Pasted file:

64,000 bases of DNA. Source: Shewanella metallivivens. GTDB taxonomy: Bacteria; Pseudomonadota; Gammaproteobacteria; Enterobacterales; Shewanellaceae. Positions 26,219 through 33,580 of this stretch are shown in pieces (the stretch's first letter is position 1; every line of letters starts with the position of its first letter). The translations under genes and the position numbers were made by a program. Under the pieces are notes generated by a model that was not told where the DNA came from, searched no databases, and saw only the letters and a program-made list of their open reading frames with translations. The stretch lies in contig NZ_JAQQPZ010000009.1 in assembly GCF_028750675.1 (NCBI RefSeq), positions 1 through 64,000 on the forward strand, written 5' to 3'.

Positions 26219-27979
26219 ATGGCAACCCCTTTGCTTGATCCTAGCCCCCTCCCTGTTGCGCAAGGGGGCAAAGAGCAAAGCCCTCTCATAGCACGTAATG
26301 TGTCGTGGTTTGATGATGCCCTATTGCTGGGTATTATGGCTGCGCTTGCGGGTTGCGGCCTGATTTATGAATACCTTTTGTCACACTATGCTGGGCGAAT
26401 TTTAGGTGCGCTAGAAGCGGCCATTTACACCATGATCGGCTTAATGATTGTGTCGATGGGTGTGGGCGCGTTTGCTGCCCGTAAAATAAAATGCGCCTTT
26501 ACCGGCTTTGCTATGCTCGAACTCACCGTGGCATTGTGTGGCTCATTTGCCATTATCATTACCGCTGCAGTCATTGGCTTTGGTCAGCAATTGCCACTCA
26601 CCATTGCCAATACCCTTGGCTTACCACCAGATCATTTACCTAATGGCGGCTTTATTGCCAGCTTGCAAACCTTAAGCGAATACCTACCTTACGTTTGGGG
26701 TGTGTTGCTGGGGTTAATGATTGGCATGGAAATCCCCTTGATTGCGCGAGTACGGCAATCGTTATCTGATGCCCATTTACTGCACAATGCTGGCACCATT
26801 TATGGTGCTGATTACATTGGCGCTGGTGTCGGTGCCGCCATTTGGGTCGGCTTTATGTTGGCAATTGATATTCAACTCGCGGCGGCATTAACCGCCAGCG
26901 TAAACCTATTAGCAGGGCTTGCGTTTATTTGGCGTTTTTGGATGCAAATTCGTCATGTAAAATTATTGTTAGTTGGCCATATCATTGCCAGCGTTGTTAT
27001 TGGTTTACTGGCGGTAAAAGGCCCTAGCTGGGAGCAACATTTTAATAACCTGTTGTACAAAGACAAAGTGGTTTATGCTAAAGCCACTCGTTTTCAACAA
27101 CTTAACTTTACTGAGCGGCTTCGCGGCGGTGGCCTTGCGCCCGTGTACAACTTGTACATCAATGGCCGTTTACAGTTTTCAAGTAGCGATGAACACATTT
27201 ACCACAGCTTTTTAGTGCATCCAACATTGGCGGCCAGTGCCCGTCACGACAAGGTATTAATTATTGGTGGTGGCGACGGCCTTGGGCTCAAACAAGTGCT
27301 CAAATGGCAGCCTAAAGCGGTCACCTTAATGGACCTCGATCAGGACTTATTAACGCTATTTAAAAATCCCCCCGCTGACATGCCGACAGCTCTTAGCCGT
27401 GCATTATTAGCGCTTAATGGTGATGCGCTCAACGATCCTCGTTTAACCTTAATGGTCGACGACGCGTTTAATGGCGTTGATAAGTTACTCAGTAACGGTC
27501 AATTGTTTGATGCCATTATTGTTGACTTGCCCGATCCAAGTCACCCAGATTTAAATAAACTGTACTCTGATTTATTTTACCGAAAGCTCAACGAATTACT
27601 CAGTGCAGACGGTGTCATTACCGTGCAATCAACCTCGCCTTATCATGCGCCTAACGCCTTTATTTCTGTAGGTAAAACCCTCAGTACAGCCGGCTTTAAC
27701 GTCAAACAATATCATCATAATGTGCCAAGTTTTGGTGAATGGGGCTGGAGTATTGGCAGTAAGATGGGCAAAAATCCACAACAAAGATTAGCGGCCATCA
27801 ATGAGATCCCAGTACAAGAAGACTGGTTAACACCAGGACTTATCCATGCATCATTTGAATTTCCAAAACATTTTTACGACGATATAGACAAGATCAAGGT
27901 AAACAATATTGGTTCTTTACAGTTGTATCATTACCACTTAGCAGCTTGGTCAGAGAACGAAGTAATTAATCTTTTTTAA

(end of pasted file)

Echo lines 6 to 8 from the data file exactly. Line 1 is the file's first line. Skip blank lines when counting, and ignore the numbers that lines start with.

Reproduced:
26501 ACCGGCTTTGCTATGCTCGAACTCACCGTGGCATTGTGTGGCTCATTTGCCATTATCATTACCGCTGCAGTCATTGGCTTTGGTCAGCAATTGCCACTCA
26601 CCATTGCCAATACCCTTGGCTTACCACCAGATCATTTACCTAATGGCGGCTTTATTGCCAGCTTGCAAACCTTAAGCGAATACCTACCTTACGTTTGGGG
26701 TGTGTTGCTGGGGTTAATGATTGGCATGGAAATCCCCTTGATTGCGCGAGTACGGCAATCGTTATCTGATGCCCATTTACTGCACAATGCTGGCACCATT